I was sitting in a busy downtown coffee shop with Kyle (not his real name) not long ago. Over his cafe’ breve he told me of his ongoing frustration with his work situation and how it seemed to be impacting every area of his life; his sleep, his health, his marriage, his parenting, his sense of being, and his friendships.
Over the course of our conversation, three times Kyle used the word, “burnout” when describing his work. Despite saying he enjoyed the field he was working in, Kyle felt the day to day realities of his job were “killing him”.
And judging by the exhausted look in his baggy eyes, I’m sure he felt “burned out.”
Kyle isn’t alone. Many people face frustration, anxiety, and fatigue in the workplace. But far too often and, fortunately in Kyle’s case, the term is used prematurely.
Feeling “burned out” and truly being “burned out” are two entirely different things. As a leader, it’s important you can recognize which type of burnout your employees are experiencing and what you can do about it.
How you help an employee who is feeling “burned out” is different than one that is actually “burned out”.
How to recognize two types of “Burnout”
When you start seeing an employee begin consistently showing up late for work, their energy levels dip, they become less engaged, or they begin missing deadlines more regularly, they may be experiencing burnout.
Especially when this is out of character for the employee and you’re not sure what has caused this change. It may be time to sit down with them to determine if they are experiencing burnout, and which type they are experiencing.
1. Feeling “Burned Out”
Your employee is displaying many of the symptoms of burnout – loss of enthusiasm, lack of motivation, little sense of accomplishment, irritability, cynicism, fatigue, increased sick days.
You have a one-on-one meeting and describe their change in behavior and mood. They respond to the traditional remedies of rest, reward or reassignment. Returning from a vacation reinvigorated, replenished and reenergized.
In this case they were only feeling “burned out”. In other words, they are on a collision course with burnout, but not there yet. They just needed to refresh themselves to avoid fully burning out.
But when these remedies fail and a person does become burned out, a permanent, irrevocable change occurs.
2. Being “Burned Out”
This occurs when traditional remedies of rest, reward, or reassignment fail. Your employee has become “burned out”, and a permanent, irrevocable change has occurred.
And this permanent change will have drastic effects on their professional and personal life.
For example, if a criminal trial lawyer truly burns out she will never go in to a courtroom again. She may continue to practice law but will go in a different direction: corporate, family, patent, real estate or any other but not criminal trial before a judge and jury.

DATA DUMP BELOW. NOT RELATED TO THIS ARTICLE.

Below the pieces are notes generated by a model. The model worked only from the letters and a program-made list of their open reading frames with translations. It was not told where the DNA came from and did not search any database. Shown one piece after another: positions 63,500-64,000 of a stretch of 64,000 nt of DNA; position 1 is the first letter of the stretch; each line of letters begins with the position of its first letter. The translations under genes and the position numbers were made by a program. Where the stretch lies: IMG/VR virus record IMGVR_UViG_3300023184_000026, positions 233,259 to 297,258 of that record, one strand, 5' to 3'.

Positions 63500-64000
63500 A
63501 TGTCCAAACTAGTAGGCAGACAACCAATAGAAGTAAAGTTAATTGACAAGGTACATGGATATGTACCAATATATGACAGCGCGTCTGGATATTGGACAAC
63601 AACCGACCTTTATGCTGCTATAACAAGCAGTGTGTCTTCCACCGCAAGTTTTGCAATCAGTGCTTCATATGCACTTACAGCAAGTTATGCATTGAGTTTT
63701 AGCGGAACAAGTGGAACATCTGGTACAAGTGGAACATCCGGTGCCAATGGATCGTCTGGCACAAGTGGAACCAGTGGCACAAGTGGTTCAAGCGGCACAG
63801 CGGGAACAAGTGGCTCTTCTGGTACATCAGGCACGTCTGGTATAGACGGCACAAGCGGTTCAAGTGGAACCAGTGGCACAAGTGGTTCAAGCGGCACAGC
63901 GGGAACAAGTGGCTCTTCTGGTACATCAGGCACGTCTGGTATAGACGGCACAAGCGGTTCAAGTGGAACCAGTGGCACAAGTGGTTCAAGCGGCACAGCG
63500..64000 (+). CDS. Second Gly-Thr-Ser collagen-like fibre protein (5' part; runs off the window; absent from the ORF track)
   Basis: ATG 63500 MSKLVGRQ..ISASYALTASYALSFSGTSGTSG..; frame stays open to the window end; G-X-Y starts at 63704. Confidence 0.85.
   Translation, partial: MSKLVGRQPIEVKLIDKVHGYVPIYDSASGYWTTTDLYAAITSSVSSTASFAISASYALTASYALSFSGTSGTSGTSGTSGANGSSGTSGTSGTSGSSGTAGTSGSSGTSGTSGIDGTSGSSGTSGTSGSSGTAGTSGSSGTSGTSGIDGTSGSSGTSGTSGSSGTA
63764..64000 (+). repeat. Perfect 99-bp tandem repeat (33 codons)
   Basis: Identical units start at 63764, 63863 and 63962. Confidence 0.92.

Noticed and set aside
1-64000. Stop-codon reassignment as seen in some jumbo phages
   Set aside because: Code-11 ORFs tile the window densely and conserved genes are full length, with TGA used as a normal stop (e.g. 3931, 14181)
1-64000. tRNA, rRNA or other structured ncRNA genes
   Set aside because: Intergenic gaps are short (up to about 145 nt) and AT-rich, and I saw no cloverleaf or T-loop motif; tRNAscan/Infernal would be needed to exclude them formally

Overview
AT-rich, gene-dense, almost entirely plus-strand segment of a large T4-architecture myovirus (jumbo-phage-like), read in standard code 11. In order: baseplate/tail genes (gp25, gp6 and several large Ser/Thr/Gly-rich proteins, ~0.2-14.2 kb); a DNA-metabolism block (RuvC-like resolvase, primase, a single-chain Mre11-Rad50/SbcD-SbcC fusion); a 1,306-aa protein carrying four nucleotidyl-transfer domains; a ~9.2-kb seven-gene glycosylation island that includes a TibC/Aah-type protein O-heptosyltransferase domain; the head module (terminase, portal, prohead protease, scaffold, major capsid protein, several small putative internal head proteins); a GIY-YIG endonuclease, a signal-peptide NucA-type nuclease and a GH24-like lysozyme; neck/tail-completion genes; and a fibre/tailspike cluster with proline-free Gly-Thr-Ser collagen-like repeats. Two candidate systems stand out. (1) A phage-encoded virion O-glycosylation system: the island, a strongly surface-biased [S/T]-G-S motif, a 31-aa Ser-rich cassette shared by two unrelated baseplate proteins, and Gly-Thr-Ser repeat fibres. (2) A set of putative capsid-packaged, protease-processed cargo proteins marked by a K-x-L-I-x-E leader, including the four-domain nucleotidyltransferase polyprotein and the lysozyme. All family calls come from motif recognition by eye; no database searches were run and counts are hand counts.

She will have been transformed by the burnout to the point that judges, fellow attorneys, and even juries will see that she is no longer capable of trying much less winning any case, ever again.
Addressing employee “Burnout”
When your employee is truly “burned out” they may believe they just need to try harder and that the feeling will pass. And your initial reaction may be to believe they just need a vacation, an incentive, or a transfer to cure the problem.
But when the traditional methods of rest, reward and reassignment don’t bring about a return to enthusiasm, engagement and enjoyment with in six months… burnout very likely has occurred (unless it is being brought on by a clinical or biological cause. In which case you should encourage them to seek care from a medical practitioner or professional).
If medical causes have been ruled out, you and your employee need to come to terms with the fact they no longer can provide a lasting benefit to that particular role, to themselves, or the organization.
They simply must find a new role, a new field, or a new career.
The most caring and proactive thing you as a leader can do for your employee and your company is help them find a new place to land and recruit a replacement.
Your employee’s heart and skills may stay intact but the flame of enthusiasm for their previous role has been extinguished and it won’t be relit. Ever. There is no fuel, no spark, no oxygen for the old fire. The embers are ashes. The fire has gone out… for good, and it cannot be rekindled.
What if you’re the one who is “Burned Out”?
It can be easier to recognize an employee who is experiencing burnout than seeing it in yourself.
You can fall prey to the same trap of believing you just need to work harder and the feeling will pass. Or you just need to make it to that next big vacation, and when you return everything will be fine.
But what happens when you return from vacation and you still can’t muster the energy like you once had?
If this describes you, or you are starting to feel this way, there is hope. While the long-term misalignment between a person’s heart, talent, core values, thinking, wiring or purpose and their current role, job or career field is frustrating, demotivating and exhausting it does not have to be permanent.
A simple, yet intensive, two-day process of discovery, alignment and break-through is available. Our innovative LifePlan process will give you, or your employee, a very real and lasting sense of clarity, purpose and direction to empower you to thrive where once you were burning out.
The LifePlan is not therapy, career counseling, or some kind of hocus-pocus, it is two days of gaining invaluable perspective from your own experiences, desires, talents, dreams, goals, aspirations to ultimately help you see your own sense of purpose and developing a plan to live it out.
Learn more about the LifePlan Process here and start living out instead of burning out.